COMMENTARY: Want $4 gas again?
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COMMENTARY: Want $4 gas again?

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As voters head to the polls in this year’s presidential primaries and general election, America’s affordable gasoline prices are also on the ballot. Bernie Sanders is calling for a total ban on fracking for oil and natural gas. This means voters will be choosing between $2-per-gallon gasoline and $4-per-gallon gasoline.

Before the fracking revolution, U.S. oil production bottomed out in 2008 at 5,000 barrels per day. As a result, prices for regular-grade gasoline topped $4 per gallon. Thanks to fracking, U.S. production has more than doubled since then, bringing prices down to $2.32 per gallon. It is simple supply and demand — more oil production means lower prices; less oil production means higher prices.

So, the question is simple. Do we want to pay over $4 per gallon for gasoline again, or do we want to pay closer to $2 per gallon? Do we want your Uber ride to cost $10 or $20?

The effect of a fracking ban on electricity prices would be even worse. Natural gas powers the lion’s share of U.S. electricity. Thanks to fracking, natural gas prices have fallen to merely one-third the price ($2.22 per million BTU) as in 2008 (over $8 per million BTU during most of 2008). No fracking means a return to those very high prices. A December 2019 study by the U.S. Chamber of Commerce confirmed this, finding a fracking ban would cause natural gas prices to more than triple. So, if you would like your electricity bills to go through the roof, then you should vote to ban fracking.

Pendulum is swinging

Just as important, fracking has kept America’s economy immune from Middle East turmoil. The ISIS takeover of much of the Middle East, civil war in Iraq and Syria, and missile strikes on Iranian military figures would in years past have sent oil prices skyrocketing and the American economy into a deep recession. Now, with fracked U.S. oil dramatically boosting world supplies, none of these events cause oil price shocks or economic recession.

Similarly, fracking is a major benefit to U.S. national security, providing immunity from foreign wars and giving the United States unprecedented diplomatic leverage. American troops no longer need to be inserted into Middle East conflicts to sustain U.S. and global oil supplies. Offering fracked American natural gas to Poland, Belarus and other nations has provided important push-back against Russian foreign policy aggression. Fracking’s blow to Russian international aggression has been so strong that Russia has been caught red-handed funding and colluding with American environmental radicals pushing an American fracking ban.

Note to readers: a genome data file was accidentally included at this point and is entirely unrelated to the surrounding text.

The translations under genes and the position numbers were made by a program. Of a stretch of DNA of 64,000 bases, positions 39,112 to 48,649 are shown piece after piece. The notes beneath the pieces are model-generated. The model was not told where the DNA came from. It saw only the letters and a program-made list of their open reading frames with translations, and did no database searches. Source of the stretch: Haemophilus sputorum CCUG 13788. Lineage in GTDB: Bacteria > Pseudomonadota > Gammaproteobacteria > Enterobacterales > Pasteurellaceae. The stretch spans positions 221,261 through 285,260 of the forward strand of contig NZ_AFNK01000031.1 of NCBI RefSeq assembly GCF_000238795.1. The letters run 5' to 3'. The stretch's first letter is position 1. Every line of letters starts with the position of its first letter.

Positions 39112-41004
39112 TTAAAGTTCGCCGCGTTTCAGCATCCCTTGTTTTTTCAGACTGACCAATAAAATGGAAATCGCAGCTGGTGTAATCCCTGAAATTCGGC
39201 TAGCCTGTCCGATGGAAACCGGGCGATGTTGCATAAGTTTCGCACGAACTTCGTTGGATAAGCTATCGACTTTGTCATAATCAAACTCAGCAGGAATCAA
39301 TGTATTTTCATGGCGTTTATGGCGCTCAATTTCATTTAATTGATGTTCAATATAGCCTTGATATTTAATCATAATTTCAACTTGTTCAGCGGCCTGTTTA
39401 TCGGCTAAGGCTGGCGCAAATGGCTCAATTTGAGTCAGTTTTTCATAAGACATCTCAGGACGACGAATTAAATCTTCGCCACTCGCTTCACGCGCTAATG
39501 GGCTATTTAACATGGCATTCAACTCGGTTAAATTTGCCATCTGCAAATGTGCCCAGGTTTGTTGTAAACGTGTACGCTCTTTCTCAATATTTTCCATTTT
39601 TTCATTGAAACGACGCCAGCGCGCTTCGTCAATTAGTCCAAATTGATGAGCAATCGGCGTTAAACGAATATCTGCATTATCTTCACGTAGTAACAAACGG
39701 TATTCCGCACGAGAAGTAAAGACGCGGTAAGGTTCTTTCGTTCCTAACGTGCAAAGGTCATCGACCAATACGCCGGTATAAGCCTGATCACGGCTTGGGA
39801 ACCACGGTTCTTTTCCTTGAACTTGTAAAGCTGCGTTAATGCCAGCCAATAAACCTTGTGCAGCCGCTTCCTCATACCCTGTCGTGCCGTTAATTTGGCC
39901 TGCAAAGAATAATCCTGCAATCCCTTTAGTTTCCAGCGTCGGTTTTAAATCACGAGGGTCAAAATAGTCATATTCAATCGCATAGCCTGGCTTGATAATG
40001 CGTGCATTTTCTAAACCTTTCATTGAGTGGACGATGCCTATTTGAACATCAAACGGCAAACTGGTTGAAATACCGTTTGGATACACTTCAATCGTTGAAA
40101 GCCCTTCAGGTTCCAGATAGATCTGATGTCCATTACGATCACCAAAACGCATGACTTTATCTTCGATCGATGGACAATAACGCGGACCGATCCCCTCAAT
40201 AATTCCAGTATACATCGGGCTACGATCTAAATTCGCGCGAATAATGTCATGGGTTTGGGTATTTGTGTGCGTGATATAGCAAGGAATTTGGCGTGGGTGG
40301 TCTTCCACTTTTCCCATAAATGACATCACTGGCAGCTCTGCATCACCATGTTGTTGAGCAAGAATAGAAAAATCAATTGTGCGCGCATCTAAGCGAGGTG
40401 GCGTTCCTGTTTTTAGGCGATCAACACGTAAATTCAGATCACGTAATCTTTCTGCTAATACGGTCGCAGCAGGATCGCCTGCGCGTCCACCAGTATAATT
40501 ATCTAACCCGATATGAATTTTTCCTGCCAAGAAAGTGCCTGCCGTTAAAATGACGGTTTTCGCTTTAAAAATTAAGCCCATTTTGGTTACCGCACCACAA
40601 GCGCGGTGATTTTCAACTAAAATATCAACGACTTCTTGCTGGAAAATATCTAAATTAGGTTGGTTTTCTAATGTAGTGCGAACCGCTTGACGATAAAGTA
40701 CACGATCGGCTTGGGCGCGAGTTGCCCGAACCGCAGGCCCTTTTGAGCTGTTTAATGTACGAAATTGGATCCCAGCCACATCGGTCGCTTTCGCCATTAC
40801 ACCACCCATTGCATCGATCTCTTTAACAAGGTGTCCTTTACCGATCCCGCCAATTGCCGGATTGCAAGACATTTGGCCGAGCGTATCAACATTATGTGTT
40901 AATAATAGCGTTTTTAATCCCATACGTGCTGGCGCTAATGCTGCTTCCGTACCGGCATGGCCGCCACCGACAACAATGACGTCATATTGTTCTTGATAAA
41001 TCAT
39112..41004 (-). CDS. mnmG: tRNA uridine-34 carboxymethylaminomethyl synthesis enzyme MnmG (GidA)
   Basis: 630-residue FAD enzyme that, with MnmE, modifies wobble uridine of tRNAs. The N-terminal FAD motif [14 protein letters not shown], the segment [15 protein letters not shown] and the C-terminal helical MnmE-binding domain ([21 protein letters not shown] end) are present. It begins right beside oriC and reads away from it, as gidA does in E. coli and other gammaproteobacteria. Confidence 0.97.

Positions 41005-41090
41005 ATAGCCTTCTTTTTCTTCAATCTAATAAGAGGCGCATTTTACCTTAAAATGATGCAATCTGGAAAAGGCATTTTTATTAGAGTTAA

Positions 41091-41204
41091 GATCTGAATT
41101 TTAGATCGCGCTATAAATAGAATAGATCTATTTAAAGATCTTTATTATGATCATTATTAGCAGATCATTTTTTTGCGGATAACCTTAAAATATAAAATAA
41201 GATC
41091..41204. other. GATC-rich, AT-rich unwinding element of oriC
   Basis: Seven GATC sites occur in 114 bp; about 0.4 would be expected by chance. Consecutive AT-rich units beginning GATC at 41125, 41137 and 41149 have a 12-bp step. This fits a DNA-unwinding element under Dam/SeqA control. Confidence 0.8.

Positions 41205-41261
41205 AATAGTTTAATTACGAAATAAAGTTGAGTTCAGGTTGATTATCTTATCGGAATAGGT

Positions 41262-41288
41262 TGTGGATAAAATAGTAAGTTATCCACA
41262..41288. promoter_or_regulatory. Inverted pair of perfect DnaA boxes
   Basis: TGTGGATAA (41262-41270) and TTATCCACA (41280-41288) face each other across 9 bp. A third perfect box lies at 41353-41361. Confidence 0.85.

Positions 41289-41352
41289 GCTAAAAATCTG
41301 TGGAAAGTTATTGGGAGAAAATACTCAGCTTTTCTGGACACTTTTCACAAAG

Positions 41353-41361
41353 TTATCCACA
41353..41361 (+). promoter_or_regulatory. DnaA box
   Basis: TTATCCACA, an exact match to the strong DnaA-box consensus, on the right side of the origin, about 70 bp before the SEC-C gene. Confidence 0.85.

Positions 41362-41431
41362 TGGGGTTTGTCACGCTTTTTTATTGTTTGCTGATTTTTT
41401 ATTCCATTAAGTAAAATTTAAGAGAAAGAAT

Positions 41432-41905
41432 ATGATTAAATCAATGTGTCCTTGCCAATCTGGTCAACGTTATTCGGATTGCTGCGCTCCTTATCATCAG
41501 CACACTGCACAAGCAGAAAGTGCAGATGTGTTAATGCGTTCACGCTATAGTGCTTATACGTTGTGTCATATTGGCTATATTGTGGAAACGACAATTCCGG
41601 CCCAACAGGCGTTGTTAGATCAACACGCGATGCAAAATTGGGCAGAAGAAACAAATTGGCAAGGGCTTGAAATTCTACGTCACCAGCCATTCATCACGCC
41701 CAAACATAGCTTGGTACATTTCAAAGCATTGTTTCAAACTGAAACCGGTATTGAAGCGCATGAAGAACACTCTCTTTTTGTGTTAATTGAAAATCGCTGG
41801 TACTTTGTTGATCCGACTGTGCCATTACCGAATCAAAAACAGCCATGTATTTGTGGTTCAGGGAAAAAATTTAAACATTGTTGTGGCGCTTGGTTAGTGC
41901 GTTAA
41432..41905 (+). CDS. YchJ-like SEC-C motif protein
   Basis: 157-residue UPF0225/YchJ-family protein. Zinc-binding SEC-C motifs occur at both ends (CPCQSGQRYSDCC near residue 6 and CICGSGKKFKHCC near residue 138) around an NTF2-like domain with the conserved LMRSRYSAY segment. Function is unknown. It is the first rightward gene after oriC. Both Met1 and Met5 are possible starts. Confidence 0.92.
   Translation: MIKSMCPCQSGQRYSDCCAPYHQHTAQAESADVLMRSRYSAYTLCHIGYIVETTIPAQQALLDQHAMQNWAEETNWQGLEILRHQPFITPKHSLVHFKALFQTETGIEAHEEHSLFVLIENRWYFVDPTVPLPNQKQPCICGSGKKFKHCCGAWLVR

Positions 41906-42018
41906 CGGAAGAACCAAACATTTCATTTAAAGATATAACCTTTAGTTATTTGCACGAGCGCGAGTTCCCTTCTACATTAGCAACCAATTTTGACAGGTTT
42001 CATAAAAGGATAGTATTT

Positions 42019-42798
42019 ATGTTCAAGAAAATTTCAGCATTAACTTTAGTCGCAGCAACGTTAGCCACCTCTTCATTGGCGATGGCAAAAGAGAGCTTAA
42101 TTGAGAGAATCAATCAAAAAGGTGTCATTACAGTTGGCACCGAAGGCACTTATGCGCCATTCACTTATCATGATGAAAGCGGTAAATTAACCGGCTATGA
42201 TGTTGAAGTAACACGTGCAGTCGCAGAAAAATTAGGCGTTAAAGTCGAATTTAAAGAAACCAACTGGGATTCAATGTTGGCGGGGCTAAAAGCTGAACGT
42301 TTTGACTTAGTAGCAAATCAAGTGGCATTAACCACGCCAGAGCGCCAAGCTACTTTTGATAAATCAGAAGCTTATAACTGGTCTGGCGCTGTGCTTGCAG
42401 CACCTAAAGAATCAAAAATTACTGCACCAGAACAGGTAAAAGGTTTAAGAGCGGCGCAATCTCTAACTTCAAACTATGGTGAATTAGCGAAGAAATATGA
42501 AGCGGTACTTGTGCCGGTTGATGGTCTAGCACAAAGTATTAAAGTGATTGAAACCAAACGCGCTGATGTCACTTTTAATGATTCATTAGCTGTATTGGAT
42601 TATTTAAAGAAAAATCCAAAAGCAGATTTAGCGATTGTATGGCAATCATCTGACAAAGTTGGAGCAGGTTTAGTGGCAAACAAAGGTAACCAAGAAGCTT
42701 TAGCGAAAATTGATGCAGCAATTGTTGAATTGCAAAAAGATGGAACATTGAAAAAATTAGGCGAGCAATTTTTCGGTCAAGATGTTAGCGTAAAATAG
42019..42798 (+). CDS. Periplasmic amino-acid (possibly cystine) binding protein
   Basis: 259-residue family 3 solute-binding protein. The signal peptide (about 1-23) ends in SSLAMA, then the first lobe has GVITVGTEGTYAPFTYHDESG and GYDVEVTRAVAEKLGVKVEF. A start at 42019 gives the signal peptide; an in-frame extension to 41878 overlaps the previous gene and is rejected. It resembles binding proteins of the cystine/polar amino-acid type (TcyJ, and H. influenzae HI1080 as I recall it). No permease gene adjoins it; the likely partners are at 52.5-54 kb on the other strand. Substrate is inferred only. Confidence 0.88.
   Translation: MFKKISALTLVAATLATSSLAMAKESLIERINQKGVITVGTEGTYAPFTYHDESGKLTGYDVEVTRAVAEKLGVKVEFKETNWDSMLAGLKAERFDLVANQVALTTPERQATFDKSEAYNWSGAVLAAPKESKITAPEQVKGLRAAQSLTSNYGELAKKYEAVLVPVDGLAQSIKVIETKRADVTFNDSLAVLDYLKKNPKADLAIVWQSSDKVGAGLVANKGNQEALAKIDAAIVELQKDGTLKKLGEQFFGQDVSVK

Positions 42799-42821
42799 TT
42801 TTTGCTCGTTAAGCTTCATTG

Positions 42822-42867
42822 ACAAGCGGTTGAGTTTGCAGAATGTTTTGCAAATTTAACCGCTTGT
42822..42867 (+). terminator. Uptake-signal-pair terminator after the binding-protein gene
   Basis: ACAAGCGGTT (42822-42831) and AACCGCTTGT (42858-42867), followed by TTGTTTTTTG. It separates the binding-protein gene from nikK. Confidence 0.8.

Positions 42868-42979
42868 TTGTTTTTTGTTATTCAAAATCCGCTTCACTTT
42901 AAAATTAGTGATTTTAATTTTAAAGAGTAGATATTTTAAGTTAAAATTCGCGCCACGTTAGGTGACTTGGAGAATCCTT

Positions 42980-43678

Ultimately, however, the economy is the most important reason to resist a fracking ban. Higher gasoline prices, higher electricity prices, higher prices for goods and services, and resulting unemployment all make Americans poorer and reduce our standard of living. Why should we live in accelerating poverty when we can live in accelerating abundance? Poverty inflicts real and painful damage on people’s lives. Lower energy costs and a prosperous economy, by contrast, make life much healthier and more enjoyable.

Keeping Madison’s republic

Do we want a return to $4 gasoline? Do we want to feel like crying again every time we fill up our gasoline tanks? Then we should vote for Sanders’ fracking ban. Do we instead want to keep more money for housing, education, health care and all the other goods and services that make life enjoyable? Then we should vote to continue the fracking revolution.

James Taylor is director of the Arthur B. Robinson Center on Climate and Environmental Policy at The Heartland Institute. He wrote this for InsideSources.com.

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